The Signs and Symptoms of Jaundice in a Newborn Baby
The baby has arrived - but he's yellow?
Well my long awaited little Zachary Alan has arrived - Grandma and Grandpa's special little package of joy: our very first grand-baby!! Needless to say, we are overjoyed, and today, also worried as little Zach has a severe case of jaundice.
I wasn't really very worried when I found out he had jaundice, as I know jaundice is pretty common in newborns (about 6 out of 10 newborns develop jaundice) - but became more worried today when I found out his case was getting worse instead of better.
Being the always observant researcher in the family - and since Zach's mom can't do the research herself (she is still in the hospital) , I decided to learn more about the signs and symptoms of jaundice in newborns, and what exactly causes jaundice in babies.
The symptoms of jaundice in a newborn baby
The main symptom is a yellow color of the skin. The yellow color is best seen right after gently pressing a finger onto the skin. The color sometimes begins on the face and then moves down to the chest, belly area, legs, and soles of the feet.
Sometimes, infants with significant jaundice have extreme tiredness and poor feeding.
In Zach's case, the symptoms did not show up till 2 days after his birth, when his eyes and skin had a slightly yellowish tinge to them. As the days have gone by the yellow tinge has become more pronounced and he actually looks more orange than yellow now.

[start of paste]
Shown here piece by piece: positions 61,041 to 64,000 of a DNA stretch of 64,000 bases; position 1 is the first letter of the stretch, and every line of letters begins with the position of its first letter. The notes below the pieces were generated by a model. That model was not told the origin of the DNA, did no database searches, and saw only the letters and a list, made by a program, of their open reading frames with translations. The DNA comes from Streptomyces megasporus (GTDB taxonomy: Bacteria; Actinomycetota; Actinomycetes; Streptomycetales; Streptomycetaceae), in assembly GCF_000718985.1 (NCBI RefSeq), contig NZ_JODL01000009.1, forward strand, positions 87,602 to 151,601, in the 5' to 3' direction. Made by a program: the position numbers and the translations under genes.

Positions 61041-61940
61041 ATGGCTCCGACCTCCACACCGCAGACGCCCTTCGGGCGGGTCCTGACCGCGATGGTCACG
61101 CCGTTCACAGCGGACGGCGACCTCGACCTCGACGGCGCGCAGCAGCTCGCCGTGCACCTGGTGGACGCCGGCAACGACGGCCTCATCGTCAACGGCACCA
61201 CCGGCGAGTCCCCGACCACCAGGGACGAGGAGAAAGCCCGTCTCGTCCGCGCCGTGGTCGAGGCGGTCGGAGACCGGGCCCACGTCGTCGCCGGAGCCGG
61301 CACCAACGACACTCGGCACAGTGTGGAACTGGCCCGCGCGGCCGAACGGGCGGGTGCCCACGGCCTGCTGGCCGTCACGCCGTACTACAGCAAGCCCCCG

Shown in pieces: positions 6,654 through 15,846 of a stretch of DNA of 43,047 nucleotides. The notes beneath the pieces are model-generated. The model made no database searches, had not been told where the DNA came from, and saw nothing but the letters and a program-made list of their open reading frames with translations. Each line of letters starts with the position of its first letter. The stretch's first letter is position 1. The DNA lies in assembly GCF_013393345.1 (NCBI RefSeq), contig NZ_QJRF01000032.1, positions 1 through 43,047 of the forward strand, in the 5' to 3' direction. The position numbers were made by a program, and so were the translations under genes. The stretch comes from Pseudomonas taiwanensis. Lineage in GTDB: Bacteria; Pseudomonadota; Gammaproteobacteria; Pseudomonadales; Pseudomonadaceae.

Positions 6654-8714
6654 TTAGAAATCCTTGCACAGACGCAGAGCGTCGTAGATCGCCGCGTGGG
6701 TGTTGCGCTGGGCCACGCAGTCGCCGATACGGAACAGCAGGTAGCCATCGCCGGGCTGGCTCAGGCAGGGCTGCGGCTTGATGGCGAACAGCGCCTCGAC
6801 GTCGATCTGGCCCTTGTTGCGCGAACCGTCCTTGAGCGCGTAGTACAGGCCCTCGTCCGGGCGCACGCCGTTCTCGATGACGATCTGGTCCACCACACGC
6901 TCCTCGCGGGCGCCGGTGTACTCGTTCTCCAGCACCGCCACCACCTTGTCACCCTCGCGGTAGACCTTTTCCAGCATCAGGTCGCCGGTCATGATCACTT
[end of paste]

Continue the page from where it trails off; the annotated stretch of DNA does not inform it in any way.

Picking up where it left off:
Jaundice is caused by the build-up of a pigment, called bilirubin, in the blood. In most cases, jaundice goes away without treatment and does not harm the baby.
A common reason for the build-up of bilirubin is that the liver of a newborn is immature.
If you are a mother of a newborn baby
If you are the mother of a newborn, there are some important things to watch for in your newborn baby. Although some infants show signs of jaundice before they leave the hospital, like Zachary did, some newborns may not get jaundice till after they go home:
Jaundice occurs in about 6 out of every 10 newborns. Premature babies (those born before 37 completed weeks of pregnancy) are more likely to develop jaundice than full-term babies.
Occasionally, babies develop severe jaundice. Without treatment, this can pose a risk of permanent brain damage. (Bilirubin can deposit in the brain when blood levels are very high.)
The American Academy of Pediatrics (AAP) recommends that all babies be checked for jaundice before they leave the hospital after birth. Babies should be checked again by a provider at 3 to 5 days of age. This is the time when bilirubin levels are usually highest.
So if you are in the hospital, or at home with the baby, and notice signs of yellowing skin or eyes, make sure you tell your baby's doctor. In Zach's case it was diagnosed in the hospital, and treatment with special lights (called photo-therapy) has begun. He is now on day 3 of treatment, and unfortunately, he has not responded well to treatment, which is unusual. Most babies respond well and are over jaundice within 1-2 weeks. Some babies like Zach may need more intensive treatment.
(Dorsi Diaz is a freelance writer/publisher here on the Internet)
More In Depth Information on Newborn Jaundice
- MedlinePlus Medical Encyclopedia: Newborn jaundice
A medical Encyclopedia article about Newborn jaundice, the causes, symptoms and outlook for jaundice. Good information for new mothers and mothers of babies that may have jaundice or are getting jaundice.
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